My first visit to Hokkaido was in the middle of summer, which happens to be the best time of the year to view the island’s flower farms. Since we were headed to the mountains in Daisetsuzan National Park in central Hokkaido, we stopped by some of the flowers farms in the towns of Furano 富良野 and Biei 美瑛 along the way. These two towns are known for their postcard-perfect picturesque rural landscapes with gentle rolling hills.
I’ll be honest with you: After visiting a handful of flower farms in central Hokkaido, most of them looked the same to me.
Himawari-no-Sato / 北竜町役場
143-2, Itaya, Hokuryu / 板谷 143-2 北竜 – map code 179 870 706
Spanning just over 20 square kilometres, this is the largest sunflower garden in Japan and is located about 1.5 hours drive from Biei. Early August is the best time to visit. While the sunflowers were not nearly as tall as me, each full bloom was at least the size of my face. It was unexpectedly uplifting to look out over this field of sunny golden blooms as the sun was setting.
Shikisai Hill / Shikisai-no-Oka / 四季彩の丘
3 Aza Shinsei, Biei-cho, Kamikawa-gun / 上川郡美瑛町新星第三 – map code 349 701 244 071-0473
The farm is open all year round, as indicated by its name – where “shikisai” means “colour” and “shiki”, “four seasons”. Located near Biei on a rolling hill, the flowers are lined up in neat rows leading the eyes towards the Tokachidake mountains. What I liked best about my visit was pretending that I was a race car driver as we cruised about in a lilac buggy.
Farm Tomita / ファーム富田
空知郡中富良野町字中富良野基線北15号 / Kisen Kita 15-go, Nakafurano-cho, Sorachi-gun – map code 276 349 801
This is probably the most famous and popular flower farm in Hokkaido with visitors flocking to admire its lavender fields. The best time to do so is early to mid July. If you missed the classic lavender flowers in full bloom like we did, fret not – there will be some in the greenhouse that you can admire up close. Plus you can bring home all sorts of lavender paraphernalia at the gift shop. Though I would rather eat some lavender soft serve ice-cream.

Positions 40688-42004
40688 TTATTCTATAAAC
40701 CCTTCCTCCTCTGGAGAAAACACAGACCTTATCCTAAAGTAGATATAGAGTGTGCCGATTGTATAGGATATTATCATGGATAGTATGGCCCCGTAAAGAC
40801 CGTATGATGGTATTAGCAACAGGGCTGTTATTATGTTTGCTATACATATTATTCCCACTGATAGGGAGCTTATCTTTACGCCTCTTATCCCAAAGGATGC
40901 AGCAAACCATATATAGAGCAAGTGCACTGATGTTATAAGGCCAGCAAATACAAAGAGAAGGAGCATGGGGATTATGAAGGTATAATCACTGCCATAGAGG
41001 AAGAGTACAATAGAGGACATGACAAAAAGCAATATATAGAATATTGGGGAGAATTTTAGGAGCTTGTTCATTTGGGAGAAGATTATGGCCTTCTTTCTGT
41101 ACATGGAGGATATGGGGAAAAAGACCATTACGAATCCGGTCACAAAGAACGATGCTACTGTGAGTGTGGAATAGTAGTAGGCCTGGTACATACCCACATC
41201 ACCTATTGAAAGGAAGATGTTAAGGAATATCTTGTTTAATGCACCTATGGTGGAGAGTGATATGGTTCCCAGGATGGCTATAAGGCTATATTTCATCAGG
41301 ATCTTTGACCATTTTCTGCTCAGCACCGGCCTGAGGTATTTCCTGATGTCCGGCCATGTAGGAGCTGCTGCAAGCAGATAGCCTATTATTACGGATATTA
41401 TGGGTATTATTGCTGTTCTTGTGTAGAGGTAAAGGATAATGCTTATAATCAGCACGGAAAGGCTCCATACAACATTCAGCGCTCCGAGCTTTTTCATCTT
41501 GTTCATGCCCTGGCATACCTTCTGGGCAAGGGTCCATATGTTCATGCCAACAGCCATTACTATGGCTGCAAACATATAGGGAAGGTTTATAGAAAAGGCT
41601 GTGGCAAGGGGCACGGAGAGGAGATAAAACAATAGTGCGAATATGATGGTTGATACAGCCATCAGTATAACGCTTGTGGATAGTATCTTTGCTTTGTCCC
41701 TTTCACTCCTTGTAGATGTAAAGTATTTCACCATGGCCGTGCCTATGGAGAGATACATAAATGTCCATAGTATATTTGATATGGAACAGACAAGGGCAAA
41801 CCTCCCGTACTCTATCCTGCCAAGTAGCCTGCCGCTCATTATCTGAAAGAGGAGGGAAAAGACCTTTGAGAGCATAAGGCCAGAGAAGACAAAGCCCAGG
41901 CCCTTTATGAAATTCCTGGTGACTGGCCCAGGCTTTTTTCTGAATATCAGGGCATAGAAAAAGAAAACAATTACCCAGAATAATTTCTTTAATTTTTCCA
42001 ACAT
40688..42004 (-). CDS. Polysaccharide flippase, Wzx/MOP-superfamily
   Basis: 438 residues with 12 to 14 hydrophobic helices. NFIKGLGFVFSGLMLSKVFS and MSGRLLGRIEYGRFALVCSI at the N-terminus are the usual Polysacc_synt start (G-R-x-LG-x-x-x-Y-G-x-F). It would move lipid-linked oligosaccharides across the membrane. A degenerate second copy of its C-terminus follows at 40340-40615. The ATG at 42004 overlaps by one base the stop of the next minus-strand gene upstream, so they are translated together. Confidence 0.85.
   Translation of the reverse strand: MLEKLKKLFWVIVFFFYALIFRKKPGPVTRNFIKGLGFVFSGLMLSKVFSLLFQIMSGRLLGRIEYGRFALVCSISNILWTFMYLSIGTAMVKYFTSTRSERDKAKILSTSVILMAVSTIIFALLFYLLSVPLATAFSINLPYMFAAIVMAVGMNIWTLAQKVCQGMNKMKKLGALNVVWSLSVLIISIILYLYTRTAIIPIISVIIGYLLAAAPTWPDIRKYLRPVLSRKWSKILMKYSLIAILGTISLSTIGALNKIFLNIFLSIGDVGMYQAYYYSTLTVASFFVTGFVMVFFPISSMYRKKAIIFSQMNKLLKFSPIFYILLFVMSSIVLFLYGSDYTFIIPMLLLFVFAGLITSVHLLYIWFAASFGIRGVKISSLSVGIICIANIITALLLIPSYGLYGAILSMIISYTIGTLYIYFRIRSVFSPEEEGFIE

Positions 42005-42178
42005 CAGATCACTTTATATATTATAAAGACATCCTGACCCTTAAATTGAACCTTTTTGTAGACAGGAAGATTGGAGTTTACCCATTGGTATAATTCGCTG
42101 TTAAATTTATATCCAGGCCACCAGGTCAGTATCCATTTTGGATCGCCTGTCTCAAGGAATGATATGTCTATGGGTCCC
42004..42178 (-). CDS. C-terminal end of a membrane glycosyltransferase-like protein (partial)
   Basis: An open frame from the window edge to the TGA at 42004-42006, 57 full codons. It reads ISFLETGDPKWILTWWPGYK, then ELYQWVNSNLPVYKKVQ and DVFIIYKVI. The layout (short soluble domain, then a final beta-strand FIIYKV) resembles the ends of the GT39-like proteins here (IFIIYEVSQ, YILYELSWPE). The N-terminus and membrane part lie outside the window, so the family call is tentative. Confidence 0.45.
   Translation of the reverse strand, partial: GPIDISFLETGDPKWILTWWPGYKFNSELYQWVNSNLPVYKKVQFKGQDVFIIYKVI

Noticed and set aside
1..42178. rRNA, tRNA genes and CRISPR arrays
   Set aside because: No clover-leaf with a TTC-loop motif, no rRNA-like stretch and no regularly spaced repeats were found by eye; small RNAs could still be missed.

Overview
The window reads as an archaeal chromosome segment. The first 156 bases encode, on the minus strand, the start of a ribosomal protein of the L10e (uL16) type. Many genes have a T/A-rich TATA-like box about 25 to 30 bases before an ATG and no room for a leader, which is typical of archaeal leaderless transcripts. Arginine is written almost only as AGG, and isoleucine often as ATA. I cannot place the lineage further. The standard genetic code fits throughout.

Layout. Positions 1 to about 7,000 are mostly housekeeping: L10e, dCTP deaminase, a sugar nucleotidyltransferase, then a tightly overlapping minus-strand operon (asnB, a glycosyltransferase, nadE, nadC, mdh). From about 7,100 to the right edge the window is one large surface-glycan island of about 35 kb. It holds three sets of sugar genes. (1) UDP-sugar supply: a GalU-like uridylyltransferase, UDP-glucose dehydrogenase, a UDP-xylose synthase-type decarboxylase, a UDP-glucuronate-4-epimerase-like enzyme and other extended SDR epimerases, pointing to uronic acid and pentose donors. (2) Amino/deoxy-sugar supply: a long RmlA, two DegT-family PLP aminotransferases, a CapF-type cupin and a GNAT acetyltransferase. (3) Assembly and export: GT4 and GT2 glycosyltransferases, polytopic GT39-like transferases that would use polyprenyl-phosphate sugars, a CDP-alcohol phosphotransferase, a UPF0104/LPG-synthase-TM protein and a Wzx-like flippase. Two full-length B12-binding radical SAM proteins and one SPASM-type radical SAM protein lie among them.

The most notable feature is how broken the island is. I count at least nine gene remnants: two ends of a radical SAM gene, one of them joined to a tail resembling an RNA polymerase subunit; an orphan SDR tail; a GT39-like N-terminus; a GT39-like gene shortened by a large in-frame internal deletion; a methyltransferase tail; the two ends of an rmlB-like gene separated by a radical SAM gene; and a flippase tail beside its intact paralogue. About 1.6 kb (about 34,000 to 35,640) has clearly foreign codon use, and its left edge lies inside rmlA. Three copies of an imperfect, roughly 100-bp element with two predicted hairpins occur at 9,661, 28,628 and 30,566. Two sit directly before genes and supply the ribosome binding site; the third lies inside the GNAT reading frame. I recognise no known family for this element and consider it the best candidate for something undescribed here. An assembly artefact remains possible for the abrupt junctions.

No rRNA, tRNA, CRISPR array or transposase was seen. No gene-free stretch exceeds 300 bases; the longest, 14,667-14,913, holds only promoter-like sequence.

Zerubu Hill ぜるぶの丘 / 亞斗夢の丘
Daisan, Biei-chou, Kamikawa-gun – map code 389 071 501
The diminutive flowers are set against a majestic backdrop featuring the Tokachidake mountain range. The name of the farm is derived from the last sounds of the Japanese words for “wind” (kaze), “sweet scent” (kaoru) and “play” (asobu), an invitation to visitors to “play on the hills in the wind surrounded by the sweet scent”. As it’s not as famous as Farm Tomita, there were notably less people and it was more peaceful strolling about.
Popura Farm / ポプラファーム
Higashi 1-Sen, North 18, Nakafurano-cho, Sorachi-gun / 空知郡中富良野町東1線北18号
No flowers here. Just delicious sweet round melons, soft serve topping optional. I’d recommend to enjoy the fruit as it is. The Yubari melon is one of the most expensive fruits in the world, with a record-high price of US$27,000 for a pair sold during an auction in 2016.
P.S. Some poor guy dressed as a slice of melon was standing by the road across from Popura Farm to attract passersby to visit another melon shop.
6 replies on “Flowers here, there and everywhere in central Hokkaido // 北海道”
OH, FOR GLORIOUS PHOTOS! You’ve really brought out the inner bee in me, Angelina. Rest assured that, from my chair in the barely thawed Midwest, these fields look stunningly different. What a beautiful post! I’m loving tagging along on this adventure.
With pleasure Heide, am pleased to have brought you some summer colours and sunshine 🙂
Love the sunflower shot!